Space Race

| 30th July 2008
Space Main Image.jpg
The Brazilian Space Agency and Britain’s Rutherford Appleton Laboratory are planning to boldly go into new realms of space-based rainforest protection.

The two institutions are collaborating to launch Amazonia-I, scheduled to blast off from Brazil in 2011. Amazonia-I will take pictures of rainforests worldwide, providing scientists, researchers and conservationists with invaluable information about the state of the Earth’s ‘lungs’.

The idea of monitoring rates of deforestation and environmental degradation from space is not a new one. Several previous rainforest-policing satellite projects include TREES (Tropical Ecosystem Environment observation by Satellite), launched by the former Space Applications Institute; NASA’s Modis satellite network, utilised by scientists from South Dakota State University; and the CBERS programme, which is a joint venture of remote-sensing Earth observation satellites between Brazil and China. These projects show the huge benefits of analysing data from rainforest satellite imagery and have paved the way for an increase in technology and potential.

Enter Amazonia-I. The satellite promises be able to provide much more in depth imagery and detail. Orbiting Earth 14 times a day at a height of 400 miles, Amazonia-I will send images down to satellite ground stations, which will then be analysed in detail. The orbiter is to be equipped with three cameras, two Brazilian and one British, the latter accurate to within just ten metres of terrain.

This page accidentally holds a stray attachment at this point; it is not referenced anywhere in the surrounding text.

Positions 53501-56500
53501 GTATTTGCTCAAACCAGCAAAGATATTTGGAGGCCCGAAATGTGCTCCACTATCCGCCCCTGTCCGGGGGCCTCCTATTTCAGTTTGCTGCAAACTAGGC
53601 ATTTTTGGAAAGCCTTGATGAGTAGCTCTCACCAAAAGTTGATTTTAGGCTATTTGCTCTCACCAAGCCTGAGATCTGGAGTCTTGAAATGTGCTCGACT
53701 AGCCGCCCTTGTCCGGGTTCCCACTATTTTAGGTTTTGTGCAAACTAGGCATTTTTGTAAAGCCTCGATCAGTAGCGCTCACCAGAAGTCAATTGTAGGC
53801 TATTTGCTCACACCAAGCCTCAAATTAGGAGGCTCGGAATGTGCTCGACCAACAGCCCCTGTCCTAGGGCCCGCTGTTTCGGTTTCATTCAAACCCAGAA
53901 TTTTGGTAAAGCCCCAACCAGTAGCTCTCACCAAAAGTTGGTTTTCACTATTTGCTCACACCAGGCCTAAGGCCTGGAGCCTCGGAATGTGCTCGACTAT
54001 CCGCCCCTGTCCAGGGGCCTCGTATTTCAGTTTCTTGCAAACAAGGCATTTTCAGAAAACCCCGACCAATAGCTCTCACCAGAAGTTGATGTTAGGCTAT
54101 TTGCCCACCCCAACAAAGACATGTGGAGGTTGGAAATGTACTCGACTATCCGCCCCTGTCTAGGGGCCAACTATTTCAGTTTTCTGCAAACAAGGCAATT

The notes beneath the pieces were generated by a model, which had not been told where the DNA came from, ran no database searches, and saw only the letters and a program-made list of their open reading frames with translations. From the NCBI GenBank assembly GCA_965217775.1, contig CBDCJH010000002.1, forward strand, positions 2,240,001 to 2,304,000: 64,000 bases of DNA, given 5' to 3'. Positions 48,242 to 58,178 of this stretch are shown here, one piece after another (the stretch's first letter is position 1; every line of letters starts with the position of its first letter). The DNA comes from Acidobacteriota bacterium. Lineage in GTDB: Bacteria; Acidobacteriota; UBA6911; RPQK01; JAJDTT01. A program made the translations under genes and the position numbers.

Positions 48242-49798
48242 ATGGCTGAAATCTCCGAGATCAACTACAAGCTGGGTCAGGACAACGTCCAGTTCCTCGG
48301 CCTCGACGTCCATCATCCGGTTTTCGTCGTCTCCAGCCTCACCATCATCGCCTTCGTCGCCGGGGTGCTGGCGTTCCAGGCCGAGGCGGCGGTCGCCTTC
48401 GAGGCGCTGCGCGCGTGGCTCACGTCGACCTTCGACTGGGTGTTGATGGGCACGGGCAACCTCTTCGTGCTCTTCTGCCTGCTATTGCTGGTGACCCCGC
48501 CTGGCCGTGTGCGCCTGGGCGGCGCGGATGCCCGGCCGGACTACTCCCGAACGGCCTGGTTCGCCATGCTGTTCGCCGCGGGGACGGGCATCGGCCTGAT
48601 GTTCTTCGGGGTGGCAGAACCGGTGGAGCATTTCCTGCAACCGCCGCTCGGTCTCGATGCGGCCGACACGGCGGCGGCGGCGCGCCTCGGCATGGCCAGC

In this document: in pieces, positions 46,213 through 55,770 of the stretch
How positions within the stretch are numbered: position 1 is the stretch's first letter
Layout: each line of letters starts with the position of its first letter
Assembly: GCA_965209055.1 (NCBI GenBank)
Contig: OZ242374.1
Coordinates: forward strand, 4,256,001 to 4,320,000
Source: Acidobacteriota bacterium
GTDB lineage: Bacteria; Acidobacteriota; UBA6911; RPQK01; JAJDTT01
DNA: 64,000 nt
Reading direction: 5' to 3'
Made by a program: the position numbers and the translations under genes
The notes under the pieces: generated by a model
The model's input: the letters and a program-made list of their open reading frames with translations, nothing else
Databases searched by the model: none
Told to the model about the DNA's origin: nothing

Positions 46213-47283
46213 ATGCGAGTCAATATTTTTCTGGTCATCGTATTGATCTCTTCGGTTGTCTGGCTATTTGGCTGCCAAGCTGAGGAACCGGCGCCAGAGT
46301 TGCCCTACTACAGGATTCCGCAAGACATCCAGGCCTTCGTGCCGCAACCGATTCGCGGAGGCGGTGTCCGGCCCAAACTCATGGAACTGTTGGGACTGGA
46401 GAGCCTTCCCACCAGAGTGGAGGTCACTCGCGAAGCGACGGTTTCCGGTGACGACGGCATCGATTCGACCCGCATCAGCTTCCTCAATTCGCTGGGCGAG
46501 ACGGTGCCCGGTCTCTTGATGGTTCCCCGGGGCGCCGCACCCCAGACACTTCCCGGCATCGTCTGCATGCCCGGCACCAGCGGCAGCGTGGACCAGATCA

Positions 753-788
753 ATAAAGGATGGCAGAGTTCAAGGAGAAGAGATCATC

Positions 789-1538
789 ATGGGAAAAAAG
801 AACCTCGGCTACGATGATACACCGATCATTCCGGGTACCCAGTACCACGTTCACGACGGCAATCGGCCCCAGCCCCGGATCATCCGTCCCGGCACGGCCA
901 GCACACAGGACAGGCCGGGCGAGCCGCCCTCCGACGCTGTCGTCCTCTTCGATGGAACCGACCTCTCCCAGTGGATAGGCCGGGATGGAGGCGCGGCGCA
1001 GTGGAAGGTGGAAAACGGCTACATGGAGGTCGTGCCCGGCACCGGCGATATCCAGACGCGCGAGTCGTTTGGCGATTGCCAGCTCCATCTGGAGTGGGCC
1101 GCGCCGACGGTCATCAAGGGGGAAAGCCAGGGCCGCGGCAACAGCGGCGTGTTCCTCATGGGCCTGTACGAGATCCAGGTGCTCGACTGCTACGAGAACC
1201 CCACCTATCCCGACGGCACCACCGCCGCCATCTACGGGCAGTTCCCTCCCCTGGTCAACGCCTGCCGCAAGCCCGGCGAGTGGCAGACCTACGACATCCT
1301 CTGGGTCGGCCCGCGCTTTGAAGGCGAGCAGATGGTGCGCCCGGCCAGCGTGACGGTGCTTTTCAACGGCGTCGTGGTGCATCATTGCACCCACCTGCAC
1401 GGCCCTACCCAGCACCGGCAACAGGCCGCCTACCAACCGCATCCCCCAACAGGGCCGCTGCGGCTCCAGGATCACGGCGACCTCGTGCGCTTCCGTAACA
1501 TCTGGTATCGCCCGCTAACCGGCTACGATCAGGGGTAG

Amazonia-I will aid environmental observation and allow for the management of natural resources, yet its main power lies in being able to track urban expansion and identify illegal activity, such as logging, in rainforests. This constant policing from above provides a new and powerful weapon in the fight against climate change and deforestation.

The initiative will focus on the world’s two largest rainforests, the Amazon and the Congo, as these areas are where some of the greatest destruction is occurring. Almost half of deforested land worldwide between 2000 and 2005 was in Brazil, and due to the size of the country, keeping track of activity in the rainforests proved difficult. Amazonia-I, in keeping a constant vigil over the rainforests, will show the extent of the damage and help us to take steps against it.

The area to be tracked in Africa, the Congo rainforest, spans six different countries and will be monitored not only for deforestation but also for pollution levels.

It is to be hoped that the Amazonia-1 project will be not only a major step in the world’s fight against climate change, but also a real demonstration of the importance of international collaboration. UK financial and technical assistance means that Brazil is now increasingly able to tackle an issue which had previously looked hopeless.

Loggers, watch out. Very soon, you will have nowhere to hide. In the meantime, both countries involved should remember that Amazonia-I is, after all, only a tool – it remains to be seen whether it is used effectively to tackle the issue on the ground.

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